Grovelers are some of the surfboards that don’t have a very linear history, as many shapers began making them in the late 90s and early 2000s when experimentation in board shaping was a big hit.
Essentially, shaper wanted a way to stuff as much volume into as little of a board as possible.
Therein came the name “groveler”, which basically created an umbrella for these stubby little boards to fit under.
Some of the biggest companies in the game began taking on the groveler design, such as Channel Islands, FireWire, and Lost.
They are now some of the most popular little wave surfers out there.
How Did These Boards Become So Popular?
Not all days are built for serious surfing. In fact, most surfers have to deal with the 1-2 footers and subpar surf for most of the time. Grovelers were built for the purpose of getting surfers in the water when the waves were tiny and weak. In recent years, the idea has caught on, and whenever the surf isn’t at its peak, you can find these stubby little rockets all around you.
Besides that, they were made for fun. Shortboards designs in the 90's were getting more and more intense with sharper outlines and bigger rockers. When pros weren’t riding in competitions where the waves were solid, they wanted a way to get out and mess around in the water.
So What Exactly Is a Groveler Surfboard?
In a way, Grovelers reflect a lot of the characteristics that we saw in shortboards during the 1980s. Shortboards in the 1980s had flat rockers, wide tails, and tons of thickness that rode up through the nose.
That’s basically what we see in Grovelers of today. These little grovelers typically average out around 5’ and are typically given away by their extreme oblong shape.
Modern grovelers are typically fitted with 4 fins to help give them stability and speed in waist high conditions.
Why Did Groveler Surfboards Catch On?
Groveler surfboards didn’t really hit the mainstream until around 2010 or so when FireWire released the Sweet Potato board. It certainly perpetuated the explosion that would soon become a mini groveler revolution. Prior to its creation, no surfing company had really created a small surfboard quite like this that had mass appeal for tiny wave surfers. Many will argue that the Mini Simmons created in the 1950s was actually the first, but even then the Mini Simmons was a very underground and experimental concept that never quite caught on, especially in its time.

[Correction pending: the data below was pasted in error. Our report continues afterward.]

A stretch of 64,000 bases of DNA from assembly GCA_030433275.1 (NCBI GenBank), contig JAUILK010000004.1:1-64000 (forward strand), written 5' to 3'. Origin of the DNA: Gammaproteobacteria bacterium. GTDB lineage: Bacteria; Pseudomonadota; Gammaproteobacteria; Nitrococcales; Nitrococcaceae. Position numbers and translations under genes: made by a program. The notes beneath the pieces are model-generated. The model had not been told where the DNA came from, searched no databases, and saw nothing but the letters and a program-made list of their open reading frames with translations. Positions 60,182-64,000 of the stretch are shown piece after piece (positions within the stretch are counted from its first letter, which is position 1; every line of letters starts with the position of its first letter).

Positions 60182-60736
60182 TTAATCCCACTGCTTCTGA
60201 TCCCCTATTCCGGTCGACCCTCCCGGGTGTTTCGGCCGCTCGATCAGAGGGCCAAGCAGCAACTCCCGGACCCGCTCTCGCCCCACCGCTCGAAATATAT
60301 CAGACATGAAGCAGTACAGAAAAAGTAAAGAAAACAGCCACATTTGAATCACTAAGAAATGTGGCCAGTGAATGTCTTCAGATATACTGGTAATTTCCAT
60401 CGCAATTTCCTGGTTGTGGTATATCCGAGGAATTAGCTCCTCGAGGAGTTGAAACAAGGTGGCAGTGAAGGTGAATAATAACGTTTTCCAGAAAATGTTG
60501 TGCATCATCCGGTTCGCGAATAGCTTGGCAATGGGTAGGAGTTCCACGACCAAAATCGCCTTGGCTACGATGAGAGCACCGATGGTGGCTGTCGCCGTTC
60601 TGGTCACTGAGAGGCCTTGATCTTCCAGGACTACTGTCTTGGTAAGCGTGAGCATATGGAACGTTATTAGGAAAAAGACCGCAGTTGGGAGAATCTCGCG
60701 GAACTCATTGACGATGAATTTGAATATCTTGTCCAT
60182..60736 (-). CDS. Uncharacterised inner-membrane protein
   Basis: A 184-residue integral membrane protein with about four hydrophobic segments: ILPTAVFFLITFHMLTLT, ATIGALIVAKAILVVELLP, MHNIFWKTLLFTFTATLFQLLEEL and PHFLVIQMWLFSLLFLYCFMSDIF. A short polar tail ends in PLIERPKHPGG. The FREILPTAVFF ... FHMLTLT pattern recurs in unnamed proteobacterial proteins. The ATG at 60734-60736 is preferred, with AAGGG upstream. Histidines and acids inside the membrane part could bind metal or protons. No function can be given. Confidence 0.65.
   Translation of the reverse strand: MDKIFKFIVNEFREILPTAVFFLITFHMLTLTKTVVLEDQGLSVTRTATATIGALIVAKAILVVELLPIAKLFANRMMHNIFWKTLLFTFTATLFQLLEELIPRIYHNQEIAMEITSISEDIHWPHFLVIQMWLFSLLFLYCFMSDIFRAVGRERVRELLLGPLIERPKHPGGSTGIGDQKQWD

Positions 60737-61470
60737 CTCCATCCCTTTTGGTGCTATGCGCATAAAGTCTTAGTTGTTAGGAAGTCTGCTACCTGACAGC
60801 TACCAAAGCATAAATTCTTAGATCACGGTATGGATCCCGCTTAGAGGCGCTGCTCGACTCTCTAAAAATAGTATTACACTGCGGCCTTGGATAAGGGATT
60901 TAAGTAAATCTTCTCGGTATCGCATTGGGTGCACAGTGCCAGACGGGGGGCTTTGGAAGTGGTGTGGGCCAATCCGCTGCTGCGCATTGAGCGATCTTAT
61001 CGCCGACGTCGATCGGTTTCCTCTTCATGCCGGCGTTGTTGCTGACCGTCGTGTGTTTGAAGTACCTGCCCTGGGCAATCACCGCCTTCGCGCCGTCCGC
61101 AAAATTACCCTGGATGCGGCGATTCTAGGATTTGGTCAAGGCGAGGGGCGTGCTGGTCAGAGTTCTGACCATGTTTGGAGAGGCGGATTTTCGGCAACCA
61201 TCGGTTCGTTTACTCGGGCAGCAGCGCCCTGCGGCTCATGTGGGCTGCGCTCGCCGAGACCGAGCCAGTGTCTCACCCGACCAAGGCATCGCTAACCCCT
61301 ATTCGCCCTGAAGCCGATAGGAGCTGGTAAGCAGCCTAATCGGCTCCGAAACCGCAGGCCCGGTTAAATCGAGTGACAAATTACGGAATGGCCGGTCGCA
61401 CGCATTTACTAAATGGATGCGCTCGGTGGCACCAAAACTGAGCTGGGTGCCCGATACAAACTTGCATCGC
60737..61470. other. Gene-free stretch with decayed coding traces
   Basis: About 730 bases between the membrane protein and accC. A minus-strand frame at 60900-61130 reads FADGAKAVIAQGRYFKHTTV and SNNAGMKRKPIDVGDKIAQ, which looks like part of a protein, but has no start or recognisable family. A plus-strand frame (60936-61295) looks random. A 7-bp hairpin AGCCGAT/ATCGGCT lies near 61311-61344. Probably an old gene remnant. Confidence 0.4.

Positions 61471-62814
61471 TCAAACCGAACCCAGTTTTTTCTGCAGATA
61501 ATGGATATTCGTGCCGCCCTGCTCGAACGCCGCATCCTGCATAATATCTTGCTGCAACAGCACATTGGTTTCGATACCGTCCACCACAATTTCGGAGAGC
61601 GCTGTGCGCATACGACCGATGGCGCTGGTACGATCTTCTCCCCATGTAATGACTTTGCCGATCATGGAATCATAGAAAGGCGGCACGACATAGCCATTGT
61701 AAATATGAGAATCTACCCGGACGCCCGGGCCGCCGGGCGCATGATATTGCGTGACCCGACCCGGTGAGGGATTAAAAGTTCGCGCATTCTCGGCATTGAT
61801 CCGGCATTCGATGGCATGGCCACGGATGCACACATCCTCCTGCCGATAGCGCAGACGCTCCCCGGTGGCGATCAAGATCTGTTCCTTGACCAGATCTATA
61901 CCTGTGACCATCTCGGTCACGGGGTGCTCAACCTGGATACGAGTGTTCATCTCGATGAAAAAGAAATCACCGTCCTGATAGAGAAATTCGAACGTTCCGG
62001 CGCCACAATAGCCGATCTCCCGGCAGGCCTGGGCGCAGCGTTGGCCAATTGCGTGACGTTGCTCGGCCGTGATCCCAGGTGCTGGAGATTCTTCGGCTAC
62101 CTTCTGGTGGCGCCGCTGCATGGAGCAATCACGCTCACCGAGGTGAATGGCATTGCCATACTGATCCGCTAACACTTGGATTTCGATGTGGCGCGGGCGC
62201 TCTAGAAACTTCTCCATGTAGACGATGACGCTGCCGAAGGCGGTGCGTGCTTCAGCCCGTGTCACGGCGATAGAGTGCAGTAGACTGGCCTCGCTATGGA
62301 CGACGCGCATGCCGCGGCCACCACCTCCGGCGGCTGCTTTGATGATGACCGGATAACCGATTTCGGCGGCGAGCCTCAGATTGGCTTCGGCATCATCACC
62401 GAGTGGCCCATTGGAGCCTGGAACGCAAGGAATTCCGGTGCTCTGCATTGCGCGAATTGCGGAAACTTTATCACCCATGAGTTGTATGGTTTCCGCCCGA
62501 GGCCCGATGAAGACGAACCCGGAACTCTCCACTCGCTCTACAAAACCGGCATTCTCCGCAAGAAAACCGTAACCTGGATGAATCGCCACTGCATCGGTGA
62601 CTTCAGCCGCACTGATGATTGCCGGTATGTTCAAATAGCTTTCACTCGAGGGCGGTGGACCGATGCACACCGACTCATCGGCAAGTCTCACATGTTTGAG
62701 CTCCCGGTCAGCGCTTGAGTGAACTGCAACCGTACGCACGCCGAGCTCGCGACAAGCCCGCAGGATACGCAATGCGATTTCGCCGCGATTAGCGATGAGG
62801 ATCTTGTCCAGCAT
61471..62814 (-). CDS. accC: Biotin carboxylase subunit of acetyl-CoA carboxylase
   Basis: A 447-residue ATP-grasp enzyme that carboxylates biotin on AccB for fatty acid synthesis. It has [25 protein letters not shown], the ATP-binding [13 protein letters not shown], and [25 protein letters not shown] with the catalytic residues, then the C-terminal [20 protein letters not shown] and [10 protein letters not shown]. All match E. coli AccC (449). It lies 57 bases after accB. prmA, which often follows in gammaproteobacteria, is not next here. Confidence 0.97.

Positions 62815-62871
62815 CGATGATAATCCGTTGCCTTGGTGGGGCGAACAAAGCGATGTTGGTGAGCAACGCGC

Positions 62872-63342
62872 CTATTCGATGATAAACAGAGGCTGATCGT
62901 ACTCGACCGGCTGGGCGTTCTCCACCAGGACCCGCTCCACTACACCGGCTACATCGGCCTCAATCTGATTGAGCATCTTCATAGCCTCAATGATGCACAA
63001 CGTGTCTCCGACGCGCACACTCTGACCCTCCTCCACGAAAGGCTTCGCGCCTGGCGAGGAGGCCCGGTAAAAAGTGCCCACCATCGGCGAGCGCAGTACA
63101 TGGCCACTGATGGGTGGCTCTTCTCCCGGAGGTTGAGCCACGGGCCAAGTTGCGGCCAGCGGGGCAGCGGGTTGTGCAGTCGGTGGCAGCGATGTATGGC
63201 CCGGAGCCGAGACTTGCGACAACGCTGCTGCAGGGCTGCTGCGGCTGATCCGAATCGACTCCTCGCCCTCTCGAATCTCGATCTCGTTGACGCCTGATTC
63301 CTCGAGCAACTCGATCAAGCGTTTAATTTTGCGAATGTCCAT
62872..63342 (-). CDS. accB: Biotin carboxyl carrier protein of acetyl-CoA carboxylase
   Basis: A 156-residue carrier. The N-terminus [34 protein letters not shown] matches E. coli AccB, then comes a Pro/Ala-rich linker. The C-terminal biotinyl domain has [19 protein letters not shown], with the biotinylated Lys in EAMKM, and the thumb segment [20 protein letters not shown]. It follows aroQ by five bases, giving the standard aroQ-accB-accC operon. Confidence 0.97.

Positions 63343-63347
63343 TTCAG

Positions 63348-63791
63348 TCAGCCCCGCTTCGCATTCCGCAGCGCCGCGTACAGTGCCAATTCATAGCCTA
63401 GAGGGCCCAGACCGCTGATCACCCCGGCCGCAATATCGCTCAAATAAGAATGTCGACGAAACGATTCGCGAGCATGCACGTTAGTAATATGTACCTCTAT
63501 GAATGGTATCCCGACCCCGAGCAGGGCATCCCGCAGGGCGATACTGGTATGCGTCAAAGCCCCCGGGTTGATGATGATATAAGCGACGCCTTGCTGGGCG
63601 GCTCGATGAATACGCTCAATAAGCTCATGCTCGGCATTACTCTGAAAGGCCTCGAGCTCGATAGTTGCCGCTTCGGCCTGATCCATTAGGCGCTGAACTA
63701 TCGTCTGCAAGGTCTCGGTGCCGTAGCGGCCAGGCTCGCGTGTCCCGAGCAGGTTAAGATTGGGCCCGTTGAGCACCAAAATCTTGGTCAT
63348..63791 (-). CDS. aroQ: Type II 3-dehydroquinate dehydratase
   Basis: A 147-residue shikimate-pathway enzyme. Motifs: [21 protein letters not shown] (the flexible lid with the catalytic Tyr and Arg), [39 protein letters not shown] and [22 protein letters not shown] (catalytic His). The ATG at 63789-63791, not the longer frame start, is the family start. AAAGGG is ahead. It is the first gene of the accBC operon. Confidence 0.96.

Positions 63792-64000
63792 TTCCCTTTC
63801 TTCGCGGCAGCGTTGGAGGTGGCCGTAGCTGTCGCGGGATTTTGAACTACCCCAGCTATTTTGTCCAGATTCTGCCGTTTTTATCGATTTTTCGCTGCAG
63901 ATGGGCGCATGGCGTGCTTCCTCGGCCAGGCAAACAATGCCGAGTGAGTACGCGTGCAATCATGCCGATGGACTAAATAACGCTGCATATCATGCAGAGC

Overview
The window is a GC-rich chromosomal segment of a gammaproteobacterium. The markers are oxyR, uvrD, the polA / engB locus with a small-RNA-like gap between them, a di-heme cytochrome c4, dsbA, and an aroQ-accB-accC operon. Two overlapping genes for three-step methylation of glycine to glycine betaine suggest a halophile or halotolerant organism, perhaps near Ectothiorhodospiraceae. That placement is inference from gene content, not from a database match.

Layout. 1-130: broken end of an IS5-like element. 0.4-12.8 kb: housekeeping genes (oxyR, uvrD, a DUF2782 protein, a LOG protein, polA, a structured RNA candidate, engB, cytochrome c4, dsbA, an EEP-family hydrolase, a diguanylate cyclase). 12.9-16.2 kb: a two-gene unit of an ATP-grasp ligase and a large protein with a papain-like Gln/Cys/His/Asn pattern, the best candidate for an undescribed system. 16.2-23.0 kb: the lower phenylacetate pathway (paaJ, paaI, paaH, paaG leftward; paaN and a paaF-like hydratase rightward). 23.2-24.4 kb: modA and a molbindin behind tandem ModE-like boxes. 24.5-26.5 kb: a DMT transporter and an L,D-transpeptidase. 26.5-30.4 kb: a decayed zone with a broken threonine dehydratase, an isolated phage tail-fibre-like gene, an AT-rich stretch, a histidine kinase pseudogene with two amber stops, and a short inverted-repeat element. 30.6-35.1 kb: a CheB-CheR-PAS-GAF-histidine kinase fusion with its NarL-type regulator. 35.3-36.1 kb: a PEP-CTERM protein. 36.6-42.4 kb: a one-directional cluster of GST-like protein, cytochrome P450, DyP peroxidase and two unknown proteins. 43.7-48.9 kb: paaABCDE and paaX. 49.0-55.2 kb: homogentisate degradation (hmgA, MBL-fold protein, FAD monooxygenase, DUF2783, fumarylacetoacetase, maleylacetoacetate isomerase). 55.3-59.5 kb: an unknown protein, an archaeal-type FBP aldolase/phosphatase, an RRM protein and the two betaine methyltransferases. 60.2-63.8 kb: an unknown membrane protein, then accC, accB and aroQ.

After its rising popularity, other companies began manufacturing their own versions of the Groveler. Some of the most popular ones today include the Channel Islands Average Joe and the Cab Sav by Nick Blair.
Why Should I Add A Groveler Surfboard To My Quiver?
The answer by now should be pretty obvious. If you live in a place that constantly has poor surfing conditions, or want to get out on days that are small and actually be able to catch a nice line, a groveler surfboard is a must have.
Besides that, they’re so much fun to ride. Surfing these days has become so competitive. It’s all about who can hit the longest lines or bust the craziest maneuvers, when in reality, what we all need is a little fun to remind ourselves why we began surfing in the first place. Grovelers remind you not to take surfing so seriously and enjoy your time out there.
Frequently Asked Questions
IS IT POSSIBLE TO TAKE A GROVELER OUT IN BIGGER WAVES?
Grovelers are made for the 1’-2’ high surf. If the waves are knee high, that’s when you know it’s best to take a groveler out. If the waves get any bigger than that, put them away. They surf a lot like longboards and can actually be substituted for longboards on days that are pretty small. In the same way, they have basically no rocker which won’t give you anyway to catch a steep drop off a wave, essentially sending you tumbling into the abyss no matter how good you are.
You either love or hate groveler boards. Many surfers and even shapers will note that there’s no reason to have a groveler board if you have a longboard, though those who have enjoyed the little things may disagree. Like we mentioned earlier, groveler boards are all about fun. The moment you start asking too many questions is the moment you ruin it for yourself.